The ’90s were rife with rock stars to worship — towering personalities and voices with pizzazz, anti-establishment gusto and ego to boot. Yet in the din of all the loud guitars and angry lyrics, the soft-spoken and fragile Stuart Murdoch became an unlikely musical hero to many. His fey, bookish band Belle and Sebastian eschewed narcissistic swagger and instead celebrated the underdog. With their second album, If You’re Feeling Sinister, which was released on Nov. 18, 1996, the Glaswegian outfit led a successful twee rebellion against machismo and solitude.

Their debut in mid-1996, Tigermilk, was created as Murdoch’s college project. Culled together by somewhat reluctant members of the local music scene, Belle & Sebastian cobbled together dreamy '60s-influenced ditties. Their bent was more Marianne Faithfull than Magical Mystery Tour, with the alluring vocalists/instrumentalists Isobel Campbell and Sarah Martin playing as important a role as Murdoch and his male compatriots.

Though Tigermilk didn’t gain immediate momentum among the intelligentsia, Murdoch gained a creative momentum after its conception. He’d suffered from a form of chronic fatigue syndrome, which left him bedridden during some of his most formative years. Yet after writing and recording Tigermilk, he “wanted the band to be like a factory,” he wrote in his online diary. “I wanted to have an instant and extensive back catalogue! I guess what [I] really wanted was to make up for all the time that I’d wasted – 7 years of being out of the game: ill, enfeebled and useless.”

Much of Sinister was catharsis for his chronic fatigue. The opening whisper of “The Stars of Track and Field” gave voice to the runt always picked last for gym class, lamenting the “beautiful people” of the popular cliques. “Mayfly” sought solace in an insect while the protagonist was locked indoors on sunny days thanks to his illness. And in particular, the weepy “The Fox in the Snow” served as a tender anthem for wayward souls. Solemn piano and acoustic guitar accented the poetry of a downtrodden canine seeking warmer climes. It paralleled Murdoch's own journey to San Francisco in the early '90s to ease his wariness and improve his health.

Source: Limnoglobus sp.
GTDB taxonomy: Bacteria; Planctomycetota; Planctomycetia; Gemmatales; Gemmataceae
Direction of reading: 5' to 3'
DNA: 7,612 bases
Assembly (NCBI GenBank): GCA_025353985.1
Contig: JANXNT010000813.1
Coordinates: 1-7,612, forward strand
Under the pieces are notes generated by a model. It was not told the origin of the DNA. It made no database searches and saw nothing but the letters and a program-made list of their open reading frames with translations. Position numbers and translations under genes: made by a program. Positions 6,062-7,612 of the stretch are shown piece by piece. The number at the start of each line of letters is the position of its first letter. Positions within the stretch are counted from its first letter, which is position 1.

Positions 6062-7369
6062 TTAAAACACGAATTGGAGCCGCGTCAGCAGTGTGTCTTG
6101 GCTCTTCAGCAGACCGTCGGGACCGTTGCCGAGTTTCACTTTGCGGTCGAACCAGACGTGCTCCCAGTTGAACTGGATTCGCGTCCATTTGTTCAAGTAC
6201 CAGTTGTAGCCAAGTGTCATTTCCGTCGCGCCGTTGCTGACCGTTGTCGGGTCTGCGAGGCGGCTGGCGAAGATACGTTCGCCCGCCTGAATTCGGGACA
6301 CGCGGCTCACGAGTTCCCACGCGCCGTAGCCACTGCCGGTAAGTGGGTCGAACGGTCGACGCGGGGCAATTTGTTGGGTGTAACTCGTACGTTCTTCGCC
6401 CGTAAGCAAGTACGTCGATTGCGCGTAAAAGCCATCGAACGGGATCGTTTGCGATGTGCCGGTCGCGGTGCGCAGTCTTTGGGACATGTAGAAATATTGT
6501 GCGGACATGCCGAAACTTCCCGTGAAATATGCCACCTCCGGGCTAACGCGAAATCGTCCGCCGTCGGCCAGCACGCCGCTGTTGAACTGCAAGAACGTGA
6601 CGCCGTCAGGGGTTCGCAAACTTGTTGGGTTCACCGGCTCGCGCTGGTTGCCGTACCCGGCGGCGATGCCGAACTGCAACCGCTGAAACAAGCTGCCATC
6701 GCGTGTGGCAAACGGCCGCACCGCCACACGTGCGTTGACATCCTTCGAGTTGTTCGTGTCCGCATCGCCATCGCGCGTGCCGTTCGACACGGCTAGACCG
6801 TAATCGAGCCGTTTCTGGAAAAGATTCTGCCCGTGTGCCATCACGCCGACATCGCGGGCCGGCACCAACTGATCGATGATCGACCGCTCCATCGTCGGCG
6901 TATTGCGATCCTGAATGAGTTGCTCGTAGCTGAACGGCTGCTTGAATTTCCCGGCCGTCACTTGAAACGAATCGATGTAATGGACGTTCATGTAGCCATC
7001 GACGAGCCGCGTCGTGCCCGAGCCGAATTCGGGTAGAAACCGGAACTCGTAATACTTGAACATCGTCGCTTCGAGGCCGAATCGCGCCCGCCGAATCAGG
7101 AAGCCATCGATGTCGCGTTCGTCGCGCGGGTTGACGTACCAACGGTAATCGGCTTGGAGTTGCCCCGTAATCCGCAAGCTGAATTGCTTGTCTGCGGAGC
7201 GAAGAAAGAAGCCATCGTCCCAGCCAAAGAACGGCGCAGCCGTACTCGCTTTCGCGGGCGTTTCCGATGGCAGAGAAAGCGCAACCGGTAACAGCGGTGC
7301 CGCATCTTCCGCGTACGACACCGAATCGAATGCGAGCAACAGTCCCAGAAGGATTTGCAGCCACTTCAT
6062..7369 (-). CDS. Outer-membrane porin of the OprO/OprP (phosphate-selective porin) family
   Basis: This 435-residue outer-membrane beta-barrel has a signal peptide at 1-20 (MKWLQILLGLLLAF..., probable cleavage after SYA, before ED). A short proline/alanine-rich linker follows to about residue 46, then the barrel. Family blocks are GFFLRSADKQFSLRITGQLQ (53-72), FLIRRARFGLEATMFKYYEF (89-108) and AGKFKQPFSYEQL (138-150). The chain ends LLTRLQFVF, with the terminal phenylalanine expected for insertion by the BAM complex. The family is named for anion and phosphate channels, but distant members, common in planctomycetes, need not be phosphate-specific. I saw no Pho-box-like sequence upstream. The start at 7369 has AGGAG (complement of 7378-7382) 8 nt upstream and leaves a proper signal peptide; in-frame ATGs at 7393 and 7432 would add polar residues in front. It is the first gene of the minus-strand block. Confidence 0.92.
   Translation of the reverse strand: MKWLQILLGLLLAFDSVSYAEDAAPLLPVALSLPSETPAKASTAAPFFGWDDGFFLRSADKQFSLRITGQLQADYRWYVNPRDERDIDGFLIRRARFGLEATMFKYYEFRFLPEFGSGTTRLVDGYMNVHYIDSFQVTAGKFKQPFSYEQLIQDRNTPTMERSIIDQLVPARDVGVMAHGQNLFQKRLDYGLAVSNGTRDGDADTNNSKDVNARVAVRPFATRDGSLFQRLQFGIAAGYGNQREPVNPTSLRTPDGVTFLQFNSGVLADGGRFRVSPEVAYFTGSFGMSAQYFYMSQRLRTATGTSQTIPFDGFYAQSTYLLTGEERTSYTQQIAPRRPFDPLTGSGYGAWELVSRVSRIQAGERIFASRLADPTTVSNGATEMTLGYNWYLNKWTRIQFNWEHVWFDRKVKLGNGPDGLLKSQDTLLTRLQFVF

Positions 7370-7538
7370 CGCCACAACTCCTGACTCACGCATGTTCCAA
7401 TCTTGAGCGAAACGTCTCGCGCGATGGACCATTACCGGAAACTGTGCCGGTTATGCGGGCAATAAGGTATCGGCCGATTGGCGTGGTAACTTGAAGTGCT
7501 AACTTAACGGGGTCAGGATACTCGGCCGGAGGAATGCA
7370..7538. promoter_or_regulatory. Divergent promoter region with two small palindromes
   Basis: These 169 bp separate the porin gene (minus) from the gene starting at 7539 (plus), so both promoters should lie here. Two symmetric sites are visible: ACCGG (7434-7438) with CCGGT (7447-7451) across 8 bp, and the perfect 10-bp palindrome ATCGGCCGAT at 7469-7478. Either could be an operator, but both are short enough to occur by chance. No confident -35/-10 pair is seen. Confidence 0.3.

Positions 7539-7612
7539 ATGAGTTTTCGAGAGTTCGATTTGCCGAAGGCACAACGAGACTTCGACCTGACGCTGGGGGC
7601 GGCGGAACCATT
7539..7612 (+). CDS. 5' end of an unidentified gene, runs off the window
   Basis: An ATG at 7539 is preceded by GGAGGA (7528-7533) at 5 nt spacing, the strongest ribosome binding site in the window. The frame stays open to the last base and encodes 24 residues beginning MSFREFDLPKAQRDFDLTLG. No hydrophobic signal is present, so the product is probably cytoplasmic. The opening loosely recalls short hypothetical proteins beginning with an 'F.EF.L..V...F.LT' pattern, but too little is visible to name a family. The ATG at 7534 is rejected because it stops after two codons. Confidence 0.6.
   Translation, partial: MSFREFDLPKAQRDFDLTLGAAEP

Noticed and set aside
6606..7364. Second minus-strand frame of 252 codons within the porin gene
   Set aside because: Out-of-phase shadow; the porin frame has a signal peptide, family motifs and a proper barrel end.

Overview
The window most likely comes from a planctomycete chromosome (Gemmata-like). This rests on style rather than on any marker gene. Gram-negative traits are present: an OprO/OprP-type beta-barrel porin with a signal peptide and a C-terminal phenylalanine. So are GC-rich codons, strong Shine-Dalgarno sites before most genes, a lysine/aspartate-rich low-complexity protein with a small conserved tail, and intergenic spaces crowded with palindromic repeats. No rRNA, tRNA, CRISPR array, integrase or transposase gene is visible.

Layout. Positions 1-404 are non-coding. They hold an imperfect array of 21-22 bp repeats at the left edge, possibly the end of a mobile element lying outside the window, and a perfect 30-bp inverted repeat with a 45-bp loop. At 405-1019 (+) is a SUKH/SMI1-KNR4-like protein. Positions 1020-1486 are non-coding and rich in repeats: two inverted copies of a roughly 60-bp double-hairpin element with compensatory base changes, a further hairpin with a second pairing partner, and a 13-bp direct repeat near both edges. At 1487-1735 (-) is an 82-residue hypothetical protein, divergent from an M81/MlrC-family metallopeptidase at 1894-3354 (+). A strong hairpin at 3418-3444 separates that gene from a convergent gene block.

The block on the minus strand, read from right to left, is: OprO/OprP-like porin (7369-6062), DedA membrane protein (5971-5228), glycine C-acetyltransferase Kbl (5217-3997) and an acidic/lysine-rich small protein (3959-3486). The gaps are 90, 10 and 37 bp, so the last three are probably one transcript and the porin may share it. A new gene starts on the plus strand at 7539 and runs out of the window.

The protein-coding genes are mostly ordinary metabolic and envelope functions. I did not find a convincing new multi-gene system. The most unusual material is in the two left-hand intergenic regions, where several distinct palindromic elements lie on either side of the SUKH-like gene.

If You’re Feeling Sinister grabbed audiences because of its tightrope walk between cutesiness (the chaste title track) and sardonicism (the flippant “Seeing Other People”). Additionally, the puzzle pieces of Stevie Jackson (vocals/guitar), Stuart David (bass), Chris Geddes (keys) and Richard Colburn (drums) fit perfectly into Murdoch’s mellow universe. Sinister established the B&S sound as spritely, verbose chamber pop written for those too timid to venture into the mosh pits. It evoked berets, leather-bound books, brushed percussion and knee skirts, and gauzy memories of adolescence and longing.

“Get Me Away from Here, I’m Dying” stands among Belle and Sebastian’s signature songs. Murdoch put a mirror to himself, exalting the genres that soothed his ailments. “Nobody writes them like they used to / So it may as well be me,” he sang, taking up the banner for nostalgic devotees. The post-grunge era didn’t have to be so garish — with Murdoch in charge, it could be lighthearted yet brainy. It’s this duality of sound and subject that has made If You’re Feeling Sinister such a treasure of the modern music trove.

Belle and Sebastian Albums Ranked in Order of Awesomeness

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